The grip of addiction impacts the whole family

By Rich Piatt

By Viviane Vo-Duc

For the Deseret News

Published: Sunday, Feb. 9 2014 9:00 p.m. MST

Project Reality addiction expert, Joel Millard, said the drug is life sentence.

"It's a chronic disease, not an acute one," Millard said. "So once a person gets addicted for whatever reason, then that's a vulnerability they'll have for the rest of their life."

Experts say that was the case for actor, Phillip Seymour Hoffman. After going through rehab and becoming clean years prior, he succumbed to his addiction last weekend and died as a result. The drug systematically destroys families of the people using it.

"You lose trust. They lose faith in you sometimes and it creates a lot of problems in the family," Millard said.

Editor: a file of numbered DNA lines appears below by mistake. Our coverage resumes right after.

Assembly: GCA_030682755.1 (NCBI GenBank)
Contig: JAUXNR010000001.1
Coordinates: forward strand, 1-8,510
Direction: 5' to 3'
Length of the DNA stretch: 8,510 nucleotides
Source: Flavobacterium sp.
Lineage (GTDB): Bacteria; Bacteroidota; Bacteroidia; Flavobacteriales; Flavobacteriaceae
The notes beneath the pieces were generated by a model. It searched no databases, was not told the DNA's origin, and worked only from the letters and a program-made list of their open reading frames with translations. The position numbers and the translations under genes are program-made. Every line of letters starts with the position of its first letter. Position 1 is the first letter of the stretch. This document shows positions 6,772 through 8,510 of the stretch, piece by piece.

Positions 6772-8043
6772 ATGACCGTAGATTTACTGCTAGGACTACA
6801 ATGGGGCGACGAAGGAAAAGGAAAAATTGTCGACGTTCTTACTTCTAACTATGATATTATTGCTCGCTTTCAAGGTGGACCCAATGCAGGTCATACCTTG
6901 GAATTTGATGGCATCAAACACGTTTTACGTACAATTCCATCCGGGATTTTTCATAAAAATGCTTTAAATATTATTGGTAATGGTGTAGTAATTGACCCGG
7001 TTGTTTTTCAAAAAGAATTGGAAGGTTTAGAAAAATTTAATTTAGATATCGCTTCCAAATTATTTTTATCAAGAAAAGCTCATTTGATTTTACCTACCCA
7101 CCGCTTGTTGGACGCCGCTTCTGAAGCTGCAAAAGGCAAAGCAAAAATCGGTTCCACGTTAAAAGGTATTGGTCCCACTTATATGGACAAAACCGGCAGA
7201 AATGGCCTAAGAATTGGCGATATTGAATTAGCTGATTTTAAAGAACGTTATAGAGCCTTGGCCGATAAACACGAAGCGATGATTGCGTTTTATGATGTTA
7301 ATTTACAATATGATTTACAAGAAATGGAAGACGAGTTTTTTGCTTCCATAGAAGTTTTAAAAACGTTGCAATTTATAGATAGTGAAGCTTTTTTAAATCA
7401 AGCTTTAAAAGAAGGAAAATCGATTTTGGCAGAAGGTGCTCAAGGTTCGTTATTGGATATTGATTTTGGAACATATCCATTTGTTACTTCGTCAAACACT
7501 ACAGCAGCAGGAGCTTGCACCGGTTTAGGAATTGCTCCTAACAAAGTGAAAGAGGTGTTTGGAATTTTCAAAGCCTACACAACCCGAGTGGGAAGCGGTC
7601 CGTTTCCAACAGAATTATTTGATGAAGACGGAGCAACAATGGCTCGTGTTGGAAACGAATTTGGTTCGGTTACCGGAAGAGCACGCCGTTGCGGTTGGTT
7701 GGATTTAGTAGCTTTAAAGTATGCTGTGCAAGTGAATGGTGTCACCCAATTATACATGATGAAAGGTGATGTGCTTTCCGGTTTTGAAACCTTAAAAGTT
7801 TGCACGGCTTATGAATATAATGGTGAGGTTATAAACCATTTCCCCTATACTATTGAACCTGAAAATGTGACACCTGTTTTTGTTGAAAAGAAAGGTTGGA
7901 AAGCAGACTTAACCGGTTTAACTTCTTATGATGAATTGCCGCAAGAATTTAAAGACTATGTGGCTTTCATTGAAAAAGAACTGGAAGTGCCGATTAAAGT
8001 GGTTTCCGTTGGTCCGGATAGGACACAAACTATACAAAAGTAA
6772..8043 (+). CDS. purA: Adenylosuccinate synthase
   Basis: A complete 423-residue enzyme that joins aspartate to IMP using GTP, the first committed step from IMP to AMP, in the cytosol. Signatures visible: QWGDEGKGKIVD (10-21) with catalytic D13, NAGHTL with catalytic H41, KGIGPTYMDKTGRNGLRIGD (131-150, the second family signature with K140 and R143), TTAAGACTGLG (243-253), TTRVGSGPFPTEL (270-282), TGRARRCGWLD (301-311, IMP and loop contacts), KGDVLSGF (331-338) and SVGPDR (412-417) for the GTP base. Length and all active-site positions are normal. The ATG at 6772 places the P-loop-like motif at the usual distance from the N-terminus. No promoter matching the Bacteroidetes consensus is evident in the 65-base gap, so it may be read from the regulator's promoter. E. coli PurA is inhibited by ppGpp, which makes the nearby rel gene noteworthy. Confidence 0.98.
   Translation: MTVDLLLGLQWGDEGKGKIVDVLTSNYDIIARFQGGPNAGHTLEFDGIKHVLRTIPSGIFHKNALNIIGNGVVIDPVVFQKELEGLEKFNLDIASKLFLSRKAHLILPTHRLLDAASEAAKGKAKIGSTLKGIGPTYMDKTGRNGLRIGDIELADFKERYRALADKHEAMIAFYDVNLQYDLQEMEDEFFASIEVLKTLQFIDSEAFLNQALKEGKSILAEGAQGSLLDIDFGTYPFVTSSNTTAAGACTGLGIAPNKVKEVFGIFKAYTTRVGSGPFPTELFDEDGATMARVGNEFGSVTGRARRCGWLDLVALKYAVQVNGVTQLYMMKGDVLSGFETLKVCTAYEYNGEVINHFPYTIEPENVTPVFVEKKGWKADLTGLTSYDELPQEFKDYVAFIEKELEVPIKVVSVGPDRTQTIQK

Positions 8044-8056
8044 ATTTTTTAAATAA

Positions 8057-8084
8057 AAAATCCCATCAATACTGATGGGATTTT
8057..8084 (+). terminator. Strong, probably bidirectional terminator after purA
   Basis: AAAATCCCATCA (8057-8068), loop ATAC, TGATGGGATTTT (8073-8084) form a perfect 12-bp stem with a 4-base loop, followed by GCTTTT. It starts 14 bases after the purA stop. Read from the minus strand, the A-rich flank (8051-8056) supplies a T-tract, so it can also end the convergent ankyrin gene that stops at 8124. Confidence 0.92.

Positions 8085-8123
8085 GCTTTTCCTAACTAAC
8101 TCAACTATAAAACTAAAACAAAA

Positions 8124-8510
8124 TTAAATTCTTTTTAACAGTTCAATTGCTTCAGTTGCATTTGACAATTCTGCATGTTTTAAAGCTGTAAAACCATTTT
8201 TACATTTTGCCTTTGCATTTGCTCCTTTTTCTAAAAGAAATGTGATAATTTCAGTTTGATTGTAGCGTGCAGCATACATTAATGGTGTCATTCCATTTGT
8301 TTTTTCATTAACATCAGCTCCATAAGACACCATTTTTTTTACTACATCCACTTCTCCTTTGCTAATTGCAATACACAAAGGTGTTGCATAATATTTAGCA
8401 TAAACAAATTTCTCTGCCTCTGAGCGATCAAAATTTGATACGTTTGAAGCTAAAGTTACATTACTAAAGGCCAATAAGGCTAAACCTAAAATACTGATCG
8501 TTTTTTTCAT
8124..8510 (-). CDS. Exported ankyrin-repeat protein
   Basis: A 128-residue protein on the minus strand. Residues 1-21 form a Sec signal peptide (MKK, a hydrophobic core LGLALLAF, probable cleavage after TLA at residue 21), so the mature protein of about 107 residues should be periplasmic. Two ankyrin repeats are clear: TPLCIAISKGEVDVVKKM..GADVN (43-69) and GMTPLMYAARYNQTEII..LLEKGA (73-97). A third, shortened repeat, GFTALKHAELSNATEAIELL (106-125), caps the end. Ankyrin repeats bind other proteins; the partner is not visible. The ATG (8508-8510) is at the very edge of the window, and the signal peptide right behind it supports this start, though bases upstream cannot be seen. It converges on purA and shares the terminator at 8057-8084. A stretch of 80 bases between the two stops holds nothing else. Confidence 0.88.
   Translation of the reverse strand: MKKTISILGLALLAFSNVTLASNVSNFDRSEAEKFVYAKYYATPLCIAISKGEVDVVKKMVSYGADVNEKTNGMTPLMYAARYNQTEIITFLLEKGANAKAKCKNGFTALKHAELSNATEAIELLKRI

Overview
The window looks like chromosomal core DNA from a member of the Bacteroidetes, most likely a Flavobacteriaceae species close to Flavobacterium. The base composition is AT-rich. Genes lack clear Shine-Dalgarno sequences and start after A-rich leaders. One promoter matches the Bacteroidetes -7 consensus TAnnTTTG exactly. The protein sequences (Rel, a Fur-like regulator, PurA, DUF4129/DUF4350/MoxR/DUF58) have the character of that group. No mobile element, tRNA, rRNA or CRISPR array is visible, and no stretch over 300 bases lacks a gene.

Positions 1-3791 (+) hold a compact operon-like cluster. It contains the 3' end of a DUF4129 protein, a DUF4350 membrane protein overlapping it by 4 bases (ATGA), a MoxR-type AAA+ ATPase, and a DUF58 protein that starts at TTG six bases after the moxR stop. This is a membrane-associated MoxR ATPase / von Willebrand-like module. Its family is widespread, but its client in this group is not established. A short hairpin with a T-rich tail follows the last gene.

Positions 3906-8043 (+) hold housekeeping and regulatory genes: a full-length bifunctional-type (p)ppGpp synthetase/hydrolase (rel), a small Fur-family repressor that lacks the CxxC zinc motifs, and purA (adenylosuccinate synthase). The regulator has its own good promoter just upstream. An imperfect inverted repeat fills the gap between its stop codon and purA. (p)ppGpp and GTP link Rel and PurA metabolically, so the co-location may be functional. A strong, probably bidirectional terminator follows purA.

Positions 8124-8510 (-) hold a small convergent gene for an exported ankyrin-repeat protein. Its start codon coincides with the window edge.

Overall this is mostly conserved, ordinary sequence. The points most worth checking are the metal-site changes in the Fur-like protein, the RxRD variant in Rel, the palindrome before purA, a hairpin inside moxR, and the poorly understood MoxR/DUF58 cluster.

"It really destroyed my family dynamics," Hinton said. "They lost trust in me. They lost faith in me. I know my mom would wonder if I was alive or dead and that makes me feel horrible looking back on it."

Both Hinton and Mondragon are fighting for their lives together in a friendship that could be key in their recovery. Experts say that one of the keys to recovery is healthy relationships, and that the sudden loss or lack of those kinds of friendships could be a sign of trouble.

Contributing: The Associated Press

Email: rpiatt@deseretnews.com

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